Long-Term Effects of AGI-Lowering Strategies

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Many Americans are looking to lower their AGI for 2018 in order to qualify for health insurance subsidies, but you have to be careful which strategy you pick as many of them can have long-term effects.

Here are the most helpful strategies mentioned in “How to Lower Your AGI and Why You’d Want To” for qualifying for a subsidy and their effects.

Pre-Tax Contributions

The strategy:

Take Advantage of Employer Benefits and Retirement Salary Deferrals. Deferring your employee income into a pre-tax employer-sponsored retirement plan makes that income not even show up on your tax return. It is pulled out before it gets to the wages line, lowering your AGI dollar-for-dollar.

Deductible Contributions. There are a few above-the-line deductions (where “the line” is AGI) that as a result lower your AGI. Among then are Health Savings Account, Traditional IRA, and SIMPLE or SEP-IRA contributions.

The effect:

Each person’s situation requires extensive analysis, but in general tax planning favors funding your Roth over funding a traditional account. Putting money in Traditional retirement accounts exposes both the contributions and future gains to the income tax upon withdrawal. Furthermore after age 70 1/2 or for your beneficiaries, there is a forced withdrawal in RMDs.

If you are funding your Traditional pre-tax account but in a year or two after this situation settles will do a Roth conversion, then you can avoid some of the ill effects of the deferral.

Managing Gains

The strategy:

Tax-Loss Harvesting. Harvesting a net capital loss can reduce your AGI by $3,000 each year.

The effect:

For high income earners, Capital Gains Management is always a good idea. If you are in the 0% capital gains bracket though, we’d normally recommend that you intentionally realize capital gains each year. Avoiding gains can cause them to build up and cost you more later when you actually need to withdraw.

The farther away your withdrawal needs are though, the more margin you have to harvest only losses now.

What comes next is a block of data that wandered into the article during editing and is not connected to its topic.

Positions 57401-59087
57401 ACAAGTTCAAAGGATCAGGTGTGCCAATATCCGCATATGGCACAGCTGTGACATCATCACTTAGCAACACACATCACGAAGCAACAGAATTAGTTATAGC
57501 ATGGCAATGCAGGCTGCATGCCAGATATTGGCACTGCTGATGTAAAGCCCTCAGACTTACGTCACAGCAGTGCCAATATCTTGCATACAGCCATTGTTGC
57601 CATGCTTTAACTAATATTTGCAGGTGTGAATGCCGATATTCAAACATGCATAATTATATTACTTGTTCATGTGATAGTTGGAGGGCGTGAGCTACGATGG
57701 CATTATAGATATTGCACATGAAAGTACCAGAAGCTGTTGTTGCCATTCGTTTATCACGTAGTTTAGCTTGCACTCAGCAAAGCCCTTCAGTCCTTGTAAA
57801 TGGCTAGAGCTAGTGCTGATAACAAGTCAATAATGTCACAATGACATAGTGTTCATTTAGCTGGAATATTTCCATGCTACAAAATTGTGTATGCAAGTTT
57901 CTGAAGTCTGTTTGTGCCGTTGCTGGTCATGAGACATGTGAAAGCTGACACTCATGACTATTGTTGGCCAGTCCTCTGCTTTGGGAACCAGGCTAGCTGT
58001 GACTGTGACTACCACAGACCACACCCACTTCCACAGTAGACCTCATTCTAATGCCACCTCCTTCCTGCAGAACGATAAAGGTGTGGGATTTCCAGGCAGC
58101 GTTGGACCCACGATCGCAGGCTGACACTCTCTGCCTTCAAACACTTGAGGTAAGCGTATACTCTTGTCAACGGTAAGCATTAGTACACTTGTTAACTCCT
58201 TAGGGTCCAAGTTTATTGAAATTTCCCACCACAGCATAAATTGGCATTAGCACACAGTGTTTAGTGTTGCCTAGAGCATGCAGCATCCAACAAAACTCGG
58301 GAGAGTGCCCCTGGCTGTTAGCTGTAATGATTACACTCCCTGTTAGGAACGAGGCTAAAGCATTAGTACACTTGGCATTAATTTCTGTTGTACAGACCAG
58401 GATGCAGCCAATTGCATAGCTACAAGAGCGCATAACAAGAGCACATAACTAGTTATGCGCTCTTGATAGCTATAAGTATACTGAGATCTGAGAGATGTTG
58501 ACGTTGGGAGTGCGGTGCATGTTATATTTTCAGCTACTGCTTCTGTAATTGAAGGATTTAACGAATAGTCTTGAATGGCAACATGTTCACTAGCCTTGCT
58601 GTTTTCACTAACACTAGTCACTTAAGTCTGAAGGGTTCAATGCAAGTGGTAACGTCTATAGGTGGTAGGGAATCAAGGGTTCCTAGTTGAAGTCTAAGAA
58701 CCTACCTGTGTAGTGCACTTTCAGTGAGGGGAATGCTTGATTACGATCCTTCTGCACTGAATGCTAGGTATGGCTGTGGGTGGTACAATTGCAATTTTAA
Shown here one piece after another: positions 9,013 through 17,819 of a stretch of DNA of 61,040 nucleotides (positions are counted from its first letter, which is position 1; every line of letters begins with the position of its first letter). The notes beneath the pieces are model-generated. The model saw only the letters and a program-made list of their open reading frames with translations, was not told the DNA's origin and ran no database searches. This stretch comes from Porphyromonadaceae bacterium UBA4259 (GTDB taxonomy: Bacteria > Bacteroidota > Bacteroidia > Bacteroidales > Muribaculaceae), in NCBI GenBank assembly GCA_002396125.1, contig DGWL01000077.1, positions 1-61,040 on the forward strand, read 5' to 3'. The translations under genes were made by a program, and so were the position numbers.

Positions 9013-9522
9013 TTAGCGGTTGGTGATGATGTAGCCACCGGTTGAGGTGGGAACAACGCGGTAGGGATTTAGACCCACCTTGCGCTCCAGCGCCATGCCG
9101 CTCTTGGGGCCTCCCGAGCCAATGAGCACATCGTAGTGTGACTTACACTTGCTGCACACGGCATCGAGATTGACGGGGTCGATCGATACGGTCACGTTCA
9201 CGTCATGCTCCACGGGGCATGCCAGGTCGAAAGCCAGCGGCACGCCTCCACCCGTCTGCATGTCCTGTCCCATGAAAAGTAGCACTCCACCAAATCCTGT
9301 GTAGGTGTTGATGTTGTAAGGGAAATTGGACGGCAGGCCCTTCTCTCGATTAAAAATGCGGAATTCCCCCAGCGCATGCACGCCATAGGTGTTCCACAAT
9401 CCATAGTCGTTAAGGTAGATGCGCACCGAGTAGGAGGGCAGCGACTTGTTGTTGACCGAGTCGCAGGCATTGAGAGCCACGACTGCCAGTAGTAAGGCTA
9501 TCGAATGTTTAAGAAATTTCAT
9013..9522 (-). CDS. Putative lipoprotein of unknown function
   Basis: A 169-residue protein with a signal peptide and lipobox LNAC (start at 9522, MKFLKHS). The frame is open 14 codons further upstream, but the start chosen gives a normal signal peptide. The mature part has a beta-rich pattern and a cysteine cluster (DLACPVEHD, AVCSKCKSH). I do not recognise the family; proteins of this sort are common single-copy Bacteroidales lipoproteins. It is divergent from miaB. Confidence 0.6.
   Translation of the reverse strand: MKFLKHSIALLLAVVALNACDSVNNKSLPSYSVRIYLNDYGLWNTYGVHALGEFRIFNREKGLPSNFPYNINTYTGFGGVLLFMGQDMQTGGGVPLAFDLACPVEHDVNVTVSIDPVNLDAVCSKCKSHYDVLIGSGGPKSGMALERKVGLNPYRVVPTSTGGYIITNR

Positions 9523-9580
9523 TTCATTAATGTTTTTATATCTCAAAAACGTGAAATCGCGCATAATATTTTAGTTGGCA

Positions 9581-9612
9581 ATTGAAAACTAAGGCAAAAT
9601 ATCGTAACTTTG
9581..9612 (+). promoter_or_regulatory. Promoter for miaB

Family Business

The strategy:

Pay Your Family. If you own your business, hire non-spousal family members. This puts income on their tax return and takes it off your tax return. This will decrease your AGI by increasing their AGI.


This makes everyone richer but does not help for healthcare subsidies if your family is your dependents. Dependent’s MAGI are added in to your own for figuring the subsidy.

That being said, hiring your adult children could help two ways. First, it can lower your AGI to help you qualify for a subsidy. Second, you could create an employer group plan (where lower rates are currently being offered) for family that works for you.

Less Income

The strategy:

Take a Sabbatical. Some jobs allow for your to take a year or less of unpaid leave before returning to your position. If you and your retirement can afford it, this is an easy and fun way to lower your AGI.

Retire Early. For workers between 60 and 65 the cost of health care may not be worth the additional income for working.


You make less money which lowers your AGI to qualify for a subsidy. However, this could hurt both your retirement savings and your cash flow needs. With less income, you could need to lower lifestyle in retirement. With less take-home pay, you may need to supplement your lifestyle from your savings before retirement.

Should you do it?

Decreasing AGI  is, for many people, a red herring. There are many extremely valuable AGI-increasing tax strategies which should be considered instead. These include intentionally realizing gains, Roth contributions, and Roth conversions. All of these strategies offer long term tax savings, especially when implemented each year, for the average tax payer.

However, in 2018, the health insurance rates are extraordinarily high, especially in Charlottesville. Taking one year off from your valuable tax planning strategies to get free or low-cost health insurance might be worth it.

Photo by Jakob Owens on Unsplash
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Chief Operating Officer, CFP®, APMA®

Megan Russell has worked with Marotta Wealth Management most of her life. She loves to find ways to make the complexities of financial planning accessible to everyone. She is the author of over 800 financial articles and is known for her expertise on tax planning.